25 June 2014

Nigeria: Umar - 'Dialogue Is in the Only Way Open'

Suspected Boko Haram Islamist militants have struck again, taking dozens of women and girls captive in a raid on a village in Borno state in northeast Nigeria.

Protests in Abuja, Nigeria in May 2014 over the kidnapping of hundreds of girls from a secondary school in Chibok.

The kidnapping comes two months after 200 schoolgirls were abducted in Chibok in the same state, triggering international outrage and indigantion.

DW. A state of emergency is in force in Borno state. How was it possible that these abductions could occur under such tight security conditions?

Dangiwa Umar: Well, to be honest, it is shocking and surprising and just as you said there is a state of emergency in the state. The military is now also aware of these abductions which are occurring daily. There is a failure of intelligence and up until now we are not sure where the Boko Haram is getting its support from, the sophisticated weapons that we see, the vehicles, particularly the armored personnel carriers. There is also the problem that the governor of Borno state has alluded to - that is the problem of the Nigerian military's poor equipment. It is evident that Boko Haram is better equipped in terms of weaponry. So even if the Nigerian military have information or intelligence on the intentions of Boko Haram, it is very difficult for them to react without adequate logistics.

How do you assess allegations that the military is actually in cahoots with Boko Haram?

It is still in the realm of speculation, but I would be very surprised. I think the truth is that the military has been ill-equipped. I don't think there is connivance between military people and Boko Haram. The military is overwhelmed, because of lack of sophisticated weapons and also poor motivation. I understand that things are going to improve and the military is going to get support from Western allies. I also understand the situation will improve in terms of logistics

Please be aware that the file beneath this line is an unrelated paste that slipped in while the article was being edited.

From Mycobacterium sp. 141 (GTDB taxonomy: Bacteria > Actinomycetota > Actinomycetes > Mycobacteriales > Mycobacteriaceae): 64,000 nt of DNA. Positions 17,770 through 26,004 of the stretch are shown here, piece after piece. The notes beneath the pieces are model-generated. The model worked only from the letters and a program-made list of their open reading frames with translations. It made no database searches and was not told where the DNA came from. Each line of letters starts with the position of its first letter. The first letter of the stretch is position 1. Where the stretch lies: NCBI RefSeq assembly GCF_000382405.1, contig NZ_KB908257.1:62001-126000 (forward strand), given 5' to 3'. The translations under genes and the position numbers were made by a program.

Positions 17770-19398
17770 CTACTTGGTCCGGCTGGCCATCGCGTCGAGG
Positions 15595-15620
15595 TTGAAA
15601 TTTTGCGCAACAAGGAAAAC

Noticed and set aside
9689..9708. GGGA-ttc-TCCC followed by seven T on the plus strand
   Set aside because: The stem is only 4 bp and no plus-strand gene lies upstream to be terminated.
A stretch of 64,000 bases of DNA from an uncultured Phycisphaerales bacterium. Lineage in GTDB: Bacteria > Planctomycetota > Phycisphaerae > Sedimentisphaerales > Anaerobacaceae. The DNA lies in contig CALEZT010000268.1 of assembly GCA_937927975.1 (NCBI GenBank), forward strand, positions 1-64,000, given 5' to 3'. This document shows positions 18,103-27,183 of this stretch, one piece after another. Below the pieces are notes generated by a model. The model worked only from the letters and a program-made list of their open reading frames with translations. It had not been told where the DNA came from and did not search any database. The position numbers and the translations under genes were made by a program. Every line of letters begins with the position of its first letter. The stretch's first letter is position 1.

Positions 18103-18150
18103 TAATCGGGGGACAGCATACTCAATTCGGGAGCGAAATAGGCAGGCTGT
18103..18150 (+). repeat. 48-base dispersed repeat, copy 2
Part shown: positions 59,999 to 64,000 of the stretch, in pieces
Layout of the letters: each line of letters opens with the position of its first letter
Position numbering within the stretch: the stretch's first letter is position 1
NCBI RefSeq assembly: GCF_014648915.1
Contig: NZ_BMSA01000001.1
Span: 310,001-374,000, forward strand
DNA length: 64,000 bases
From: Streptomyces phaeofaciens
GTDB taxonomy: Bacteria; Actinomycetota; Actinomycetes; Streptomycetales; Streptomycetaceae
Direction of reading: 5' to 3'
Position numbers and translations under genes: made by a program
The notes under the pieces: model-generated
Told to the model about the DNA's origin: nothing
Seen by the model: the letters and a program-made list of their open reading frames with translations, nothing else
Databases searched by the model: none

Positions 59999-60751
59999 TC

Given the pressure the Nigerian government is facing, do you think it is open to talks?

Well, I think the Nigerian government has been talking directly or indirectly to the militants. If an agreement has not been reached, I think it is due to the preposterous demands by Boko Haram. For example, the release of people who have been convicted of murder of innocent civilians. I think it is difficult for the government to accept such conditions. But again the government is in two minds. On the one hand, it is willing to talk to the insurgents. On the other hand, both local and foreign media and public opinion are against any dialogue with insurgents. That to me is wrong because if their demands a reasonable, it's ok. There is nothing wrong in dialogue. After all the United States recently dialogued with al Qaeda and the Taliban in Afghanistan and a soldier was released. I think it was a good move. So I believe there should be some form of dialogue. It is very difficult to see how the girls can be rescued through the use of force. Neither the foreign powers, nor the Nigerian military has the wherewithal to have these girls rescued alive and well through the use of force, so I think dialogue is the only way open now.

So negotiations are already taking place between the Nigerian government and Boko Haram?

That is what I took away from a committee that was established about six months back to reach out to Boko Haram. But if negotiations have stalled, it must be because Boko Haram demanded things that the government cannot offer - as I said - the release of people who have already been convicted of mass murder. I think that is not possible. On the one hand, supporters of the government are talking about some northern politicians being the puppeteers of Boko Haram and opponents of the government are talking about how the government is inept and possibly how even the military are assisting Boko Haram. I think there must be unity of purpose; the nation must be united in this very dangerous war against Boko Haram. The only way Boko Haram can succeed is if the nation gets divided and it is up to the federal government to unite the public against Boko Haram.

Colonel Abubakar Dangiwa Umar was governor of the state of Kaduna from 1985 to 1988 while Nigeria was under the military rule of General Ibrahim Babangida. Umar left the military in 1993 and founded a political party, Movement for Unity and Progress.

Interview: Stefanie Duckstein

DW recommends

Date 25.06.2014

Author Stefanie Duckstein

Editor Susan Houlton

Keywords Boko Haram

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